I helped with training and development, completing paperwork, handling initial questions and concerns, promotional events, personnel duties, reporting to senior management, after-advice session office hours and explaining LAC procedures and processes.
Sept 2012 - Jun 2014: Student Advisor, Queen Mary Legal Advice Centre
I prepared for cases by researching the area of law more broadly. One case involving a neighbour dispute required study as there were potential criminal and civil complaints. The client had various issues relating to harassment, nuisance, trespass, battery, assault occasioning actual bodily harm and the police's failure to take action.
The client was distressed, and, as a result, he required my compassion and attentiveness when interviewing him. Highlighting critical information was essential, given that he told lengthy stories.
I used clear and precise communication to ensure the client could answer questions impacting the advice given. Covering all parts of the case concisely demanded that I succinctly summarise the facts from a large quantity of information. The advice needed appropriate headings and structure, which I implemented.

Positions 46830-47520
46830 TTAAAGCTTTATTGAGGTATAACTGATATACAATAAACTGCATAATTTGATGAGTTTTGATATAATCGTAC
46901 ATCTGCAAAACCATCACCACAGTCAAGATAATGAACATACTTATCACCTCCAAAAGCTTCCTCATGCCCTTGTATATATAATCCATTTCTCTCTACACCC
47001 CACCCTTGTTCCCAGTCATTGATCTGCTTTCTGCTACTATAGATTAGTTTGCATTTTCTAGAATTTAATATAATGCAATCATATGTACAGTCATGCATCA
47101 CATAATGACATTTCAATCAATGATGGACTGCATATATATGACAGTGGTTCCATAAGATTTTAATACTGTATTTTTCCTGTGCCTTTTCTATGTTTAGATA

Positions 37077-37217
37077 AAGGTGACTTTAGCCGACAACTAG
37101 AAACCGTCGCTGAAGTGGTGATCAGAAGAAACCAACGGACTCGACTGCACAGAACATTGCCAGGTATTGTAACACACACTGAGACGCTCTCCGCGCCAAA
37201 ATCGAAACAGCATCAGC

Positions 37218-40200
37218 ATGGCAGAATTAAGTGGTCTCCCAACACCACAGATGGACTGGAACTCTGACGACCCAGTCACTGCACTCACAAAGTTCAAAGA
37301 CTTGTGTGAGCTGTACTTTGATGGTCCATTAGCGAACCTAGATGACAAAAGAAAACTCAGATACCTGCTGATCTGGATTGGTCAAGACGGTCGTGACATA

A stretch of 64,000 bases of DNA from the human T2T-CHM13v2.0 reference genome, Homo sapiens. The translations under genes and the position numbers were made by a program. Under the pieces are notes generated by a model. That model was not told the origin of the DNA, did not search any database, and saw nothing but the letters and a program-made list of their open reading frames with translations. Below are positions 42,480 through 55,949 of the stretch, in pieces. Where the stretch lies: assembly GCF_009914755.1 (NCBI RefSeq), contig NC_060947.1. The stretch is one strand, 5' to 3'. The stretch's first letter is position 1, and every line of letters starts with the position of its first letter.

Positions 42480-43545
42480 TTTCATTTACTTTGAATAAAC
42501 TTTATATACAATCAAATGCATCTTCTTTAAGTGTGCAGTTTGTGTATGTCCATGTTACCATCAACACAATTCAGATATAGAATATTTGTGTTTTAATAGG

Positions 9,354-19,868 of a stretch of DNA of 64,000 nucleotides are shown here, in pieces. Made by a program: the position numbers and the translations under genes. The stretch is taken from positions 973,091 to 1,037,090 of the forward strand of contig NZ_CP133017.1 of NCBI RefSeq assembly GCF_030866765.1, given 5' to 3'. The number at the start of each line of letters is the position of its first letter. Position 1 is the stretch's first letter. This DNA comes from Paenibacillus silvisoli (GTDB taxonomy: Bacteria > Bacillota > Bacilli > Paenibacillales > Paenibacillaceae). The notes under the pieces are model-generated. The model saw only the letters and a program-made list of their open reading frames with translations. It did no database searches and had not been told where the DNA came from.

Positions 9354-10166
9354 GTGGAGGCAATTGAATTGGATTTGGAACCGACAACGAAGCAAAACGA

Oct 2007: Legal Intern, Wealth and Investment Management at Barclays
This role allowed for improved awareness of the accuracy required in legal writing and how precise it needs to be by creating and proofreading wills. It required the ability to swiftly adapt to new situations by working in this unfamiliar environment, rapidly learn and master specialist computer software used to create choices. Communication skills were demanding when talking to others, ensuring an effective will-writing process.